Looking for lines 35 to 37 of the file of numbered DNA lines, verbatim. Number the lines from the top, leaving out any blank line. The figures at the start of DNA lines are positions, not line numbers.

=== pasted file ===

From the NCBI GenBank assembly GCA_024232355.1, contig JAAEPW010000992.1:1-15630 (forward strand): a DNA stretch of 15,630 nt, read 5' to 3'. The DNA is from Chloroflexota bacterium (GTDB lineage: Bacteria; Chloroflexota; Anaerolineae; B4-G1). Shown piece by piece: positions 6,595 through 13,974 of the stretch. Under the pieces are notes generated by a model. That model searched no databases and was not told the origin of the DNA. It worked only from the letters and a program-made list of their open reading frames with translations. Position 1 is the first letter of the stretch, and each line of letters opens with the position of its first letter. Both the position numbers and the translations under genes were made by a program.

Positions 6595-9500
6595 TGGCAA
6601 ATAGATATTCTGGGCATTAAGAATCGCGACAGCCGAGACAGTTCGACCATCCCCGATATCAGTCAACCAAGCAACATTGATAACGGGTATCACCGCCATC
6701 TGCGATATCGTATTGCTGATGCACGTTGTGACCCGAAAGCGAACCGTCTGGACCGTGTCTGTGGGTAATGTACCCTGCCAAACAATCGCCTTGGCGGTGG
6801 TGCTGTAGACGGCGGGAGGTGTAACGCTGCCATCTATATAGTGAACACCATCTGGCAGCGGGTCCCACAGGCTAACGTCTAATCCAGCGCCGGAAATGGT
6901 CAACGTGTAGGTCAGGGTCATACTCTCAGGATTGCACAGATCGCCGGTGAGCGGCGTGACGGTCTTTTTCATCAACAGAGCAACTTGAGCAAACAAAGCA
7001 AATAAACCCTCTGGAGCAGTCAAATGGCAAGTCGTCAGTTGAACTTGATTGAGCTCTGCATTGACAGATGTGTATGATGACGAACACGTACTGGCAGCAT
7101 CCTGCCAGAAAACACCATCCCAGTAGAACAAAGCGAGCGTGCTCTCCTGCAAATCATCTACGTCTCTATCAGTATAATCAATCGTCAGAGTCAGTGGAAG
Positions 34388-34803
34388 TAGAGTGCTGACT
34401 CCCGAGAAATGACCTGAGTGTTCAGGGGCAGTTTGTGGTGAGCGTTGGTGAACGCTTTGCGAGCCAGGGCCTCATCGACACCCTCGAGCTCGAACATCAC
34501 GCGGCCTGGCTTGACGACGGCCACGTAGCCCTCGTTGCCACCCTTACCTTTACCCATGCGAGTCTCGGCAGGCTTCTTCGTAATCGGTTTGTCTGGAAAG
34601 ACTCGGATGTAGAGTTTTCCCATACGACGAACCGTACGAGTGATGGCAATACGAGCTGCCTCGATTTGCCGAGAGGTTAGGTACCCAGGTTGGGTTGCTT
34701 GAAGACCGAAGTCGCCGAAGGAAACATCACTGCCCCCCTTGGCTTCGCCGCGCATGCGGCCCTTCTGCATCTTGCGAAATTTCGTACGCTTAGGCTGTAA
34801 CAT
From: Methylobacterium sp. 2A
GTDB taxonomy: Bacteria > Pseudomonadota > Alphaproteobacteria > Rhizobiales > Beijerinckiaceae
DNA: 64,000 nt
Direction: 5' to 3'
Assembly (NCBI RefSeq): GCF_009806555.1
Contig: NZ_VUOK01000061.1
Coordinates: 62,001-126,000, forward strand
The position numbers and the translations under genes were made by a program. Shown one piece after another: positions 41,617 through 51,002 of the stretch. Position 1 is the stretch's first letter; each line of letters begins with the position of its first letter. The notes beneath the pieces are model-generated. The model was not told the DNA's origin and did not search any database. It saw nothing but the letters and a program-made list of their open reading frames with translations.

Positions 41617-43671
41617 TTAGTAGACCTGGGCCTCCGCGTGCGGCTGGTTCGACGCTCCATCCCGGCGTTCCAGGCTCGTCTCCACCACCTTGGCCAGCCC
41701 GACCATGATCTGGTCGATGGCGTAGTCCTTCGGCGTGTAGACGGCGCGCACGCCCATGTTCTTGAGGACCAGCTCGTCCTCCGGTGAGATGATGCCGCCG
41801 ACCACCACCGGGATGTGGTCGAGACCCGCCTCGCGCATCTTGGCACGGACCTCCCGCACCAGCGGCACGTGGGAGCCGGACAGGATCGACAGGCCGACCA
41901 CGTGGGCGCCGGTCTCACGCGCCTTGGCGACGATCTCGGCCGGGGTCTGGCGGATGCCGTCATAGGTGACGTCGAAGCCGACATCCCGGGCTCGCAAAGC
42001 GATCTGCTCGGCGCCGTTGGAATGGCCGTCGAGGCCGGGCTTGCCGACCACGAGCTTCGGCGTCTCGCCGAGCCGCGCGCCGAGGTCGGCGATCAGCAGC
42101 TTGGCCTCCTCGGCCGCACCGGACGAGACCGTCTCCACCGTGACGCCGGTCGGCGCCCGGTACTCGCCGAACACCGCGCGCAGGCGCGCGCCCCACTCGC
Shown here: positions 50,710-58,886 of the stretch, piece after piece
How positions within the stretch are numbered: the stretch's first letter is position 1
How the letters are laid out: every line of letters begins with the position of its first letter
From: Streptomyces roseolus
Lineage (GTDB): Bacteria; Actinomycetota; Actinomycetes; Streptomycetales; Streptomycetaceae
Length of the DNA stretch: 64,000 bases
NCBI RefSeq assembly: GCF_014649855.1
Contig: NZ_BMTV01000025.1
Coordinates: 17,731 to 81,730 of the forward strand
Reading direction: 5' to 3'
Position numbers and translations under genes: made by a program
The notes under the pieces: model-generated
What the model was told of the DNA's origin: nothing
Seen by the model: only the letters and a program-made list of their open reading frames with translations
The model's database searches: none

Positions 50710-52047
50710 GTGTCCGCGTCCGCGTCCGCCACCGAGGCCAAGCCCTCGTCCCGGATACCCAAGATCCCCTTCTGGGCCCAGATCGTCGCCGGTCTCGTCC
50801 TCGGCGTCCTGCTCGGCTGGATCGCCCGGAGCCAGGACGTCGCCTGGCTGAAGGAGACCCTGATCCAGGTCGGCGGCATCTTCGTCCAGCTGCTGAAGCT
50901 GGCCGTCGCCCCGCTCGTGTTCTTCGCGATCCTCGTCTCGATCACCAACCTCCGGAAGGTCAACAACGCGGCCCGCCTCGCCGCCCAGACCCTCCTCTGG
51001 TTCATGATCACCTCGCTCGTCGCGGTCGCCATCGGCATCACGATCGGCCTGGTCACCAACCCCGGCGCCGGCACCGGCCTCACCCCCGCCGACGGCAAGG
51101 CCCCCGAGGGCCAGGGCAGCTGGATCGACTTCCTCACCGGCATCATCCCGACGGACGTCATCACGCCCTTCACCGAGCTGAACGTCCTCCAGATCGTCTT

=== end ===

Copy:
From: Streptomyces roseolus
Lineage (GTDB): Bacteria; Actinomycetota; Actinomycetes; Streptomycetales; Streptomycetaceae
Length of the DNA stretch: 64,000 bases